When news happens get involved. Send your pictures, views and video to us by text and email
Delays in patients receiving medication blocking beds at Dorset County Hospital
HOSPITAL beds are being blocked due to delays in administering medication.
Dorset County Hospital governors have raised concerns over the number of patients told they can leave – but then have to wait ‘four or five hours’ for medicines.
A meeting heard that until a new £500,000 electronic system is fully installed, problems will remain.
Patient governor Wendy Nightingale said: “Why is there such a long delay?
“People are being told they can go home but are then waiting four or five hours for their discharge medication.”
She said on a feedback form one patient had said: “Discharge was a mess. I have had to wait for ages for my medication.’ Chairman Dr Jeffrey Ellwood said it was a ‘fundamental flaw in our patient experience’ and likened the hospital to an airline that loses its customerss bags.
He said: “Like an airline, we are getting you from A to B safely, and then we blow it by losing your luggage.”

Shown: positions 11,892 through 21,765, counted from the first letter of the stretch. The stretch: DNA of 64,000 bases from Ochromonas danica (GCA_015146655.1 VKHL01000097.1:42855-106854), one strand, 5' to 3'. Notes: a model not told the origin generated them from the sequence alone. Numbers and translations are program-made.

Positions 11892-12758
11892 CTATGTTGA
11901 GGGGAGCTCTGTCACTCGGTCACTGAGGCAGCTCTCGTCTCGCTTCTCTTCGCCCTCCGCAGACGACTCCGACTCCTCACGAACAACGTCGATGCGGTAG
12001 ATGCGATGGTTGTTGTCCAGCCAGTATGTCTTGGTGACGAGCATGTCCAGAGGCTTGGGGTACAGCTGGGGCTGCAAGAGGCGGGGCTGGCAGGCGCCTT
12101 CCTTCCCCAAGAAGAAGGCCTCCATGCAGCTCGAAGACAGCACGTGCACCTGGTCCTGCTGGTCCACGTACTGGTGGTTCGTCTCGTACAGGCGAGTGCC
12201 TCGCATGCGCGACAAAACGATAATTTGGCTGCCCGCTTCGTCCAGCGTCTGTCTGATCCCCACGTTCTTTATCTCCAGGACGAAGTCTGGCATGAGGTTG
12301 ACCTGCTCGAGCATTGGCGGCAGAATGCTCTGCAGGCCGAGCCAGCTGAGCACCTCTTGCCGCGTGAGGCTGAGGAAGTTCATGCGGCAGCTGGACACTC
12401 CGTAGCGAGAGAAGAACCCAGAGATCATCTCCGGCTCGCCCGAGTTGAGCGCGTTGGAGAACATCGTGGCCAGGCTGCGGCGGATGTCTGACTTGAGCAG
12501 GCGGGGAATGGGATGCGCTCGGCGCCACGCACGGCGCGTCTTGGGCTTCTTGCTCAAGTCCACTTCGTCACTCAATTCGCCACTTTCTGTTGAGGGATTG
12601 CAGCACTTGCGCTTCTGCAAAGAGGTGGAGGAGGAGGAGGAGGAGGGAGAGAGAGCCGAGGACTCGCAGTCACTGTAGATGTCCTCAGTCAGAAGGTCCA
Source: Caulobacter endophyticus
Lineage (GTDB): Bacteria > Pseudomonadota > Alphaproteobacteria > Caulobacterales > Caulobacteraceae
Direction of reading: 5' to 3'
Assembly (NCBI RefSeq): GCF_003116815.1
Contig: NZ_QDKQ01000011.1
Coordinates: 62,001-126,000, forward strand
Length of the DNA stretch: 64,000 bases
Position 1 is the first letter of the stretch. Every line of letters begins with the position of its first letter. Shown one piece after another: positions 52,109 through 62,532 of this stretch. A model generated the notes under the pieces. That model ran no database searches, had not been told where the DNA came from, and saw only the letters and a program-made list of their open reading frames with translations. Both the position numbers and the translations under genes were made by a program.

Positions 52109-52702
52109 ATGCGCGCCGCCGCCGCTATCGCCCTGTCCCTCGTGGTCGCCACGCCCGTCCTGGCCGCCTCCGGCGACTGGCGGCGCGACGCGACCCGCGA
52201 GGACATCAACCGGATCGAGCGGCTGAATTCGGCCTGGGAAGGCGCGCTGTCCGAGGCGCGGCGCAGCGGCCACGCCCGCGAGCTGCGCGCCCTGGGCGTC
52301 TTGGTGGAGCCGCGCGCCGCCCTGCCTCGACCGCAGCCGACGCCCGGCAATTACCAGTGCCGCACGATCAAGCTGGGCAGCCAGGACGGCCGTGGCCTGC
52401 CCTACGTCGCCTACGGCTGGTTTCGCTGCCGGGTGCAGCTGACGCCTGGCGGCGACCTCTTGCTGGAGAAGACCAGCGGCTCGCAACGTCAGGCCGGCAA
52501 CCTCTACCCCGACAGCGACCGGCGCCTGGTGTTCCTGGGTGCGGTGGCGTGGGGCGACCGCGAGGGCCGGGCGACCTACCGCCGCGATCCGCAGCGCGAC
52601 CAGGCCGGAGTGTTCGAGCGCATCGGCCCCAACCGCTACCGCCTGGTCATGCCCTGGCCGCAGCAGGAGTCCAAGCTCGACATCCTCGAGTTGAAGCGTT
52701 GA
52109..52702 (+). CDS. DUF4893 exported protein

The meeting heard that the hospital had made ‘good progress’ in cutting waiting times, but that problems still exist.
Chief executive Jean O’Callaghan said: “While there is still an unacceptable level of delays, there has been progress.”
Governors were told the hospital is still waiting for national funding for the project, due to be completed in May 2015.
It will include software, new medication lockers and new ward trolleys.
A spokesman for Dorset County Hospital said: “Once a decision is taken that a patient can go home there are various procedures and checks that must be followed before they can leave the hospital.
“TTOs (to take out medicine prescriptions) will generally be written up by a junior doctor at the end of their ward round and then need to be verified by a pharmacist as a safety check.
“The pharmacist will often use this time to speak to the patient if there is any particular information they need about their medicines.
“The TTO forms then go to pharmacy and items are dispensed and checked. Then the medicines are taken back to the ward by a porter or by a member of the discharge team if the patient has been taken to our discharge lounge. There may also be arrangements required for transport or social services support.
“All these things take time so patients will not leave hospital immediately but we make every effort to ensure they can go home as swiftly as possible.
“Electronic prescribing will speed up the process and improve safety as there will be no ambiguity about what has been prescribed and the system will immediately flag issues such as drugs prescribed together which may potentially interact.”
A progress report will be presented to the governors in six months’ time.
Comments are closed on this article.